response rates.

30
CASIO
It ran a banner ad for a digital camera. The
best category for Casio digital camera ads is
travel. This test can be conducted in a
week sites aimed women, games and sports are
definitely not winners for the product. Would
anyone guessed this without the test? In a week?
31
Internet Advertising Bureau
  • IAB.net
  • Are the new banner sizes successful?
  • http//www.iab.net

32
Next-Generation Banners Rich MediaInteractive/Ani
mated Banners
  • Features-
  • In-the-banner interactivity
  • Deliver live content such as news, daily messages
  • Rich media contains for any bandwidths without
    plug-ins such as streaming audio, animations,
    quizes, and games
  • Effectiveness-
  • Increases (CTR) click-through-ratio
  • Improves brand recognition
  • http//www.freestyleinteractive.com
  • http//www.freestyleinteractive.com/clients/ifuse/
  • Click on the Client Portfolio and see different
    banners

33
Next-Generation AdvertisementsDownloadable and
interactive advertisement
  • Forwarding Advertisements
  • Effective and free advertisement that is
    guaranteed to reach the targeted audience
  • Word of mouth or email promotion reaches a larger
    number of consumers
  • Brand name is re-enforced by interacting with the
    ads

34
Banner ad presentation methods
  • A. Pay per Click - Pay a web site every time
    someone clicks on your banner.
  • B. Pay per Lead - Pay a web site every time
    someone signs up for a service or free
    subscription (Sales leads)
  • C. Pay per Sale - Pay a web site every time
    someone actually buys the product or service.
  • D. Pay to View - Pay a web site to show your ad
    by category or randomly.
  • E. Banner Exchange - Display banner/button on
    your site in exchange for displays on others

35
Where should you place your banner ads?
  • In traditional advertising you use media expert.
  • Study demographics
  • Figures out which media they pay attention to.
  • Places ads based on careful targeting and cost.
  • Media targeting has been a science for 30 years
  • Should we (modern marketers) use the same
    techniques for the web?

36
4 Steps in making a purchase
  • Impression The customer clicks on a web site
    that has banners displayed.
  • 5 to 40 per thousand impressions
  • ResponseThe person clicks on a banner in the web
    site, which transports the clicker to your web
    site
  • Lead The prospect views your offering and fills
    out a form
  • Sale The clicker buys the product

37
Objectives in Web Advertising
  • There are two objectives in web advertising
  • Image advertisers are trying to create an image
    in the mind of the viewer.
  • Response advertisers are trying to get the viewer
    to respond.

Creative should always mirror the program
38
How web advertising differs
  • On the web you can change your message every hour
    every day
  • Expose one customer to many different approaches.
  • Rich media ads utilizing high involvement and
    interactive formats, hold the promise of
    increasing the impact and overall effectiveness
    of web advertising.
  • You get immediate feedback on what is working and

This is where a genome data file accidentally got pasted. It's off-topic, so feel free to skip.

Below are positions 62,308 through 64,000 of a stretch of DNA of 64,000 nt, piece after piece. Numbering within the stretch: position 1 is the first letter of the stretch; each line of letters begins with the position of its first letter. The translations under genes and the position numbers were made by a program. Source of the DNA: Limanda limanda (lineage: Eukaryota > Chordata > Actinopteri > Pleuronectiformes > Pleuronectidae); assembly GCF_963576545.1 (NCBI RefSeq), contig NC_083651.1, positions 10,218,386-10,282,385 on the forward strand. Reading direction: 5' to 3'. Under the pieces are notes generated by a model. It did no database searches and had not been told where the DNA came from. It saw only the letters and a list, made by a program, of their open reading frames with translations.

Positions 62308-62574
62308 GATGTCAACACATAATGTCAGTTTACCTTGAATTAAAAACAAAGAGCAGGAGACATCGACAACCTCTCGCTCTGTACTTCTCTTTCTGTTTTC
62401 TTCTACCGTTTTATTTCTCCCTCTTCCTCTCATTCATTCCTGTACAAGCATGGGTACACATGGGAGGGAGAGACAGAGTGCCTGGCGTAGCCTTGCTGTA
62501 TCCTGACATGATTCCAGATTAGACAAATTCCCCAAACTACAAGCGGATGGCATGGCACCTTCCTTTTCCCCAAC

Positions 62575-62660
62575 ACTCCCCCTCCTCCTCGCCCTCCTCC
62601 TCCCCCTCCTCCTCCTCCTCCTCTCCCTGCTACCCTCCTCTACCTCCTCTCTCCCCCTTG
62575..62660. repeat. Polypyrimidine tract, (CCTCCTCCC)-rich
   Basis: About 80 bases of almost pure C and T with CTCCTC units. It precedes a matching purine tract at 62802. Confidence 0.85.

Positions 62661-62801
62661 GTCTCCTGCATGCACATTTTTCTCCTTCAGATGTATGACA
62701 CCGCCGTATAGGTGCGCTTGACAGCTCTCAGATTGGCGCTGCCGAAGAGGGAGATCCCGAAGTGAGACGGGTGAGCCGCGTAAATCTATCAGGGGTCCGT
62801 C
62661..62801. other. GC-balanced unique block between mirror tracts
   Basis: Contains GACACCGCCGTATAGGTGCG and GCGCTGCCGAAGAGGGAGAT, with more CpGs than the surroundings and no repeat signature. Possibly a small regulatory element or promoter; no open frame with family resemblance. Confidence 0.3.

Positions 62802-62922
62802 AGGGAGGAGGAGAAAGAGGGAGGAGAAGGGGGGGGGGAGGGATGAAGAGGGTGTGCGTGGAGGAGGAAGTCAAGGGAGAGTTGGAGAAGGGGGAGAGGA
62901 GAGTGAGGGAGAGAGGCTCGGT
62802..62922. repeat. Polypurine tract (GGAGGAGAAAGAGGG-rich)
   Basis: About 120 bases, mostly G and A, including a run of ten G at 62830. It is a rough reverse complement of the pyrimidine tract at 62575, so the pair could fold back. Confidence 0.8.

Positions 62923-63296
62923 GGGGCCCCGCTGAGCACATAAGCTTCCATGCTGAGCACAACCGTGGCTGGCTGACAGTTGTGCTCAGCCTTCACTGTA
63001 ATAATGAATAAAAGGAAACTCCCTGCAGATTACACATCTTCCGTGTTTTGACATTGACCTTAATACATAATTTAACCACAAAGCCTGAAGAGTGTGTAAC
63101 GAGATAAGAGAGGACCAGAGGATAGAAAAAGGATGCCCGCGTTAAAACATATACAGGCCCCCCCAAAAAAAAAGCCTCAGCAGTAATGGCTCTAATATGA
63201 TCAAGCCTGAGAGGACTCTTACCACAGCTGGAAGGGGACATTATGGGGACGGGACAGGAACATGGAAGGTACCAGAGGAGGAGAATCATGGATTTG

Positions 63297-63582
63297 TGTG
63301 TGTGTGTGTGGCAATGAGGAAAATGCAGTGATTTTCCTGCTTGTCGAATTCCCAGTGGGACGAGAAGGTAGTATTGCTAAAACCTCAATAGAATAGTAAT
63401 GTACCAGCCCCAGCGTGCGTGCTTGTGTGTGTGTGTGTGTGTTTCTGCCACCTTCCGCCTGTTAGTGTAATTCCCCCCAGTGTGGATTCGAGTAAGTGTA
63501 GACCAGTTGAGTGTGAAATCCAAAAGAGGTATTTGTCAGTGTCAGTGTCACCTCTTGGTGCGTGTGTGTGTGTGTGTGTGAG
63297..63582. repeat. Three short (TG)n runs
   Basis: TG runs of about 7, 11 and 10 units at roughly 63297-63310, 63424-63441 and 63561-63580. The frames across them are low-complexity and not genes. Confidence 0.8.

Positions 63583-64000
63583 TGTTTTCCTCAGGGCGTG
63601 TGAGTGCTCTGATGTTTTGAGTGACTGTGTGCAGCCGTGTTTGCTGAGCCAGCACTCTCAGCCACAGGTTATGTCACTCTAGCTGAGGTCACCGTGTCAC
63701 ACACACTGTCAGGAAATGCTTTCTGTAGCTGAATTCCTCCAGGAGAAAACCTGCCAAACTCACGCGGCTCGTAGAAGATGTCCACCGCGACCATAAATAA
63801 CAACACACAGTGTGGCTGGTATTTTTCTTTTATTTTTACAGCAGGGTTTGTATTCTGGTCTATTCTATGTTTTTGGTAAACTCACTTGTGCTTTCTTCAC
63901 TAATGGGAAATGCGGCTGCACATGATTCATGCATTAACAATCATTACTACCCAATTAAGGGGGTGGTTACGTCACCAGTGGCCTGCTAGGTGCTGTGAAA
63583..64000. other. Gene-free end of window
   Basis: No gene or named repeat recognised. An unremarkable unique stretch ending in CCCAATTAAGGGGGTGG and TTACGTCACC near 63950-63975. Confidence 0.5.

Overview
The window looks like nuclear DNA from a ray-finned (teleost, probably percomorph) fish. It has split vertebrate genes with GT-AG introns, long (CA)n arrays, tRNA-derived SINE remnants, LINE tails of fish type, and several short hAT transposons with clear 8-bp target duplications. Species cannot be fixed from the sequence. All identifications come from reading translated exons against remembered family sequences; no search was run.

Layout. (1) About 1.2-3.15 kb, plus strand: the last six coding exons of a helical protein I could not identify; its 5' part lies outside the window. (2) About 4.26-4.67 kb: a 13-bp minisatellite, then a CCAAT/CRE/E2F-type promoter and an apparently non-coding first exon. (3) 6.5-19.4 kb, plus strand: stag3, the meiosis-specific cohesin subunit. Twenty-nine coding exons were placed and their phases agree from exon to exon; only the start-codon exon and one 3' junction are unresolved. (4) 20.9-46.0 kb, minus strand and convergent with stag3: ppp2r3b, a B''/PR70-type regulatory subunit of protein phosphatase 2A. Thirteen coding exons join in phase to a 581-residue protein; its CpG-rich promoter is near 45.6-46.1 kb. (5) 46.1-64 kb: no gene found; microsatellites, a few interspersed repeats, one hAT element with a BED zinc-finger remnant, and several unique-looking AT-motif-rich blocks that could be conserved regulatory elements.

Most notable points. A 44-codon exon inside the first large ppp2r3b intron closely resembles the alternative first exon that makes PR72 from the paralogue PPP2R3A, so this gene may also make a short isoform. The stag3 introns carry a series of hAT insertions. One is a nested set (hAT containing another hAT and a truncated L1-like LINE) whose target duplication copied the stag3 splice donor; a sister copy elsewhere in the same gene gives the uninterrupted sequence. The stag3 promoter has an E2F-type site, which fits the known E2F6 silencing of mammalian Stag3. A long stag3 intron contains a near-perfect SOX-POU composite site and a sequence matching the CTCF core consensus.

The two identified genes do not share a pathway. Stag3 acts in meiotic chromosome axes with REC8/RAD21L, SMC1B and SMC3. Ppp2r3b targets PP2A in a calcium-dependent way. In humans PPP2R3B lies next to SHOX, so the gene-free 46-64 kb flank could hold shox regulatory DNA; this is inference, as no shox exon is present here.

what is not.

39
Ad Performance Evaluation
  • Lycos and Yahoo Spreadsheets.
  • Please take a look at those sheets.
  • We will discuss the dynamics during our Wednesday
    chat
  • I am using these worksheets with permission from
    BMG Direct.

40
Affiliates
  • Partners help drive revenues

41
Affiliate Marketing
  • Affiliate marketing may be the fastest-growing
    form of online marketing today. Driving about 13
    of the current online sales market, it's forecast
    to reach 21 by 2003, according to a report by
    Forrester Research Inc.
  • Behind that growth is affiliate marketing's
    ability to leverage the power of the Web and
    direct customers to partners on a
    pay-for-performance basis, said Robert Levitan,
    CEO of Flooz.com, New York, an online gift
    currency provider with an extensive affiliate
    network.

42
Vocabulary
  • Affiliate An individual who contracts with a
    merchant in order to help sell that merchants
    product.
  • Merchant An individual or business who has a
    product and, in this case, uses affiliate
    programs to sell this product.

43
What type of merchandise can I sellthrough
affiliate marketing?
  • The product may be anything someone
  • will pay for
  • Tangible (such as clothing),
  • Virtual (such as electronic books or
  • Downloadable software), or
  • Information (such as expert advice).

44
Where do I get the merchandise?Where do I store
it?
  • In most cases, the merchant handles
  • the merchandise,
  • actual purchase,
  • packaging, and
  • shipping,
  • so you usually never see the actual merchandise.

45
What are my responsibilities as anaffiliate?
  • 1. Represent a product or service
  • Represent the merchants product or service on
    your site through the use of links.
  • These links may take the form of
  • a banner,
  • a text link,
  • a search box, or even
  • a JAVA applet.

46
What are my responsibilities as anaffiliate?
  • 2. Drive traffic (get visitors) to your site.
  • Establish a steady flow of targeted traffic to
    your site in order to increase your potential to
    earn commissions. Different merchants specify
    what constitutes an action worthy of
    compensation, and these can range from a
  • Customer just seeing the ad
  • Actually purchasing the product.
  • How much you get paid will also differ from
    merchant to merchant.

47
What are my responsibilities as anaffiliate?
  • 3. Read the contract
  • Information should be stated clearly in a
    contract. It is your responsibility to read the
    contract, even if it is
  • long,
  • or
  • boring.

48
What are my responsibilities as anaffiliate?
  • 4. Monitor your site and links.
  • You must check your site and links regularly to
  • make sure everything works properly.

49
What are my responsibilities as anaffiliate?
  • 5. Monitor your statistics.
  • The merchant should provide you with statistics.
  • You need to monitor your statistics to make sure
    you are being credited properly.
  • Your statistics reflect the success of your
    merchandising plan and allow you to tweak your